A guide to Rye
PUBLISHED: 01:16 27 August 2011 | UPDATED: 19:54 20 February 2013
Rye may brim with delightful tourist attractions, but unless you're 'in the know' some are easily missed. Now two of the town's residents have produced a series of charmingly illustrated pocket guides. Words: Angela Wintle
Have you ever walked round a tourist hotspot packed with attractions and had the uncomfortable feeling that youre like a hamster on a wheel, following in the footsteps of countless other pilgrims before you?
You may have ticked all the boxes in the guidebook the ancient parish church or the Georgian National Trust property but what, you ask, has made your trip unique?
Often, its the unexpected find that makes a visit truly memorable: the chance discovery, say, of the ruins of an Augustinian priory or the blue plaque outside an Edwardian villa proclaiming that a famous writer or artist once lived there. And you long for a local someone in the know to take you by the hand and show you the hidden gems tucked down a side street or alleyway.
Well, in Rye at least, you need never miss out on those hidden delights again because two of the towns residents and neighbours, web designer Dee Alsey and artist Martin Bradshaw, have produced a fine collection of themed pocket guides ingeniously entitled A Pocketful of Rye.
The four fold-up guides, presented in a plastic case designed to fit neatly into your pocket, contain small chunks of text detailing Ryes cultural riches, as well as maps and images of its historic attractions charmingly illustrated in acrylic by Martin.
They take four main themes as their subject: Creative and Literary Rye, documenting its many famous writers and artists from Mabel Lucy Attwell to John Piper; Saints and Sinners, contrasting its ecclesiastical past with its rich smuggling and criminal history; Ghosts, Ghouls and Rascals, which offers to take intrepid explorers on a spooktacular trail round its haunted highways and byways, and Pubs and Grub, detailing the towns many ancient and timbered watering holes and culinary attractions.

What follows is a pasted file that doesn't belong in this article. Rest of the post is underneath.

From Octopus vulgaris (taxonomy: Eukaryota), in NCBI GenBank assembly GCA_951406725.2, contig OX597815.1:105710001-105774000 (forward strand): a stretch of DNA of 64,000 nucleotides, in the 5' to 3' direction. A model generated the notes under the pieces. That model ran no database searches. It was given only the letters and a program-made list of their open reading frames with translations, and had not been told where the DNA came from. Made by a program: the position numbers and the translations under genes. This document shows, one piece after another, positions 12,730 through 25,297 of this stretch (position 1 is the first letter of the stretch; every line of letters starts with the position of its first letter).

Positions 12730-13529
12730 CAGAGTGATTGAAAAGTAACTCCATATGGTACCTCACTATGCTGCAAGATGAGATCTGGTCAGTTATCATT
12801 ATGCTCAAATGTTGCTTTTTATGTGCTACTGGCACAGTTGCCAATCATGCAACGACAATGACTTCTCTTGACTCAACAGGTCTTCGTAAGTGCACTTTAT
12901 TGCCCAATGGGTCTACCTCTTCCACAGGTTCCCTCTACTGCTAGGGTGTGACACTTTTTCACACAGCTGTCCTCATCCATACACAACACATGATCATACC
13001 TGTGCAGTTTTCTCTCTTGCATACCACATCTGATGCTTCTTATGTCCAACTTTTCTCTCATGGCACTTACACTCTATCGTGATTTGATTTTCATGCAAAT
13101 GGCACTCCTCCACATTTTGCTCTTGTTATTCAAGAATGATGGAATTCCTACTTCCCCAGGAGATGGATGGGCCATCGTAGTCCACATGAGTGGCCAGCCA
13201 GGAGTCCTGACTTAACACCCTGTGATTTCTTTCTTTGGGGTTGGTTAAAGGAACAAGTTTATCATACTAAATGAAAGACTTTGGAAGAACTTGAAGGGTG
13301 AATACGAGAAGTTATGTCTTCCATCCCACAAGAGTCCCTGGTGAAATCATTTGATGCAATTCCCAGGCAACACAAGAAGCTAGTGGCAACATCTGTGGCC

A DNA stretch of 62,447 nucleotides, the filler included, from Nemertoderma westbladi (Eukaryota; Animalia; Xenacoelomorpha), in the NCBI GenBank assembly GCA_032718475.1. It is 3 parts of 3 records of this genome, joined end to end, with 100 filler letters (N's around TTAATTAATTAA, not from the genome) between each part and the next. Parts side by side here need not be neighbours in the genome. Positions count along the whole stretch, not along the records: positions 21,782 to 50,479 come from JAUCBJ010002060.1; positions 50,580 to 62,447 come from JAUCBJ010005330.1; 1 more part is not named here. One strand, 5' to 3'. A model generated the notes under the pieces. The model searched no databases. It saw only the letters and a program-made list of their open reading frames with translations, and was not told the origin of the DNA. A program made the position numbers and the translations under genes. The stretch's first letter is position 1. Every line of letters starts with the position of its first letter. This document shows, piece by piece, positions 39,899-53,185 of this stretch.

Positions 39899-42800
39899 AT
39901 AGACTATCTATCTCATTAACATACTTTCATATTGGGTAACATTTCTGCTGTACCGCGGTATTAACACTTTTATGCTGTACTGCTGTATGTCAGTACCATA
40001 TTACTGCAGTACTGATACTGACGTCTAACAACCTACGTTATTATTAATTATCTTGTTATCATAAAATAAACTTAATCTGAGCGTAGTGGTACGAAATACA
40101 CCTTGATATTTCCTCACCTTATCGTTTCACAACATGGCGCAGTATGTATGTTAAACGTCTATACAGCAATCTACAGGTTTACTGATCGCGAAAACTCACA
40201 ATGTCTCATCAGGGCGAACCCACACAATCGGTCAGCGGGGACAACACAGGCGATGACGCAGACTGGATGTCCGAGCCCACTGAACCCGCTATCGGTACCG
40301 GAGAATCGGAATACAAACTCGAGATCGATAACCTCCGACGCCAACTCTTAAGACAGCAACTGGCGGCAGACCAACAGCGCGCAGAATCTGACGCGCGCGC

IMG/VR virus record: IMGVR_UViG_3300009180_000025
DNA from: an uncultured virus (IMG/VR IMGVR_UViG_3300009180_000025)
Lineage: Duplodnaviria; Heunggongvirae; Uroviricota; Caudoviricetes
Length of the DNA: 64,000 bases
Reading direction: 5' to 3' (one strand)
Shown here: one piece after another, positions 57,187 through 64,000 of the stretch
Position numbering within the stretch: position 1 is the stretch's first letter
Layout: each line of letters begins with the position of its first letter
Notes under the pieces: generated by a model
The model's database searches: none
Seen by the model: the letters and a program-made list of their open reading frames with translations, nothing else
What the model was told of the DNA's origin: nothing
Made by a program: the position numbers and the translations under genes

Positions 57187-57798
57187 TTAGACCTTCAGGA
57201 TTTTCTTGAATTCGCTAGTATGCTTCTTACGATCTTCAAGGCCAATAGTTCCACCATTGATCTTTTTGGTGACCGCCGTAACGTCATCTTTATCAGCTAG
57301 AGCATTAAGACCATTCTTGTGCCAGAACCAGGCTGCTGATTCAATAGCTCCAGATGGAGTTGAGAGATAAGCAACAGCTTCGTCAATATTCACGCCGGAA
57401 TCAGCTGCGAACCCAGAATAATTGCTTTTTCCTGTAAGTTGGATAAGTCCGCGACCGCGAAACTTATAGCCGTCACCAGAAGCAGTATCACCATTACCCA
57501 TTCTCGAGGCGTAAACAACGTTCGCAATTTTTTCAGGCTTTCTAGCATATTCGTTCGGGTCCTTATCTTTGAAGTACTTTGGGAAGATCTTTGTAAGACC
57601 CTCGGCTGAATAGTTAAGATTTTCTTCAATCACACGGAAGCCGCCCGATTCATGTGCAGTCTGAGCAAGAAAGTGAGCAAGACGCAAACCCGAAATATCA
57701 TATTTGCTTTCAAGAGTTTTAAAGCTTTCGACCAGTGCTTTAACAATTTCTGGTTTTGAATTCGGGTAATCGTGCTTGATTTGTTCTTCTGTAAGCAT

We both love living in Rye, but we were surprised by how much we missed when we first came as visitors, says Dee. Martins work had made me look more closely at the buildings and we came up with the idea of combining artwork with bite-sized amounts of interesting local information. We hope the guides will enhance visitors experience of the town and make them want to discover more. They also make perfect gifts.
Martin, who studied fine art at Camden School of Art and Chelsea College of Art and Design, thinks they have produced a format not seen elsewhere. People love the layout and colours, and Ive already seen several visitors walking round with our trail, he says. Theres no fixed route, though most are centred in the main part of the town.
Later this year, they will launch the second in the series entitled Kids About Town, an activity pack featuring games and suggested childrens activities designed to familiarise youngsters with Ryes rich history.
You could do endless things based around Rye and it would be nice to think that we could do the same for other Sussex towns, says Martin.
The guides are available to buy online at 4.99 a pack and may also be bought at selected outlets around the town, including the Heritage Centre, Rye Tourist Office, Adams Stationers, the Martello Bookshop and Rye Museum. For more information, visit www.apocketfulofrye.co.uk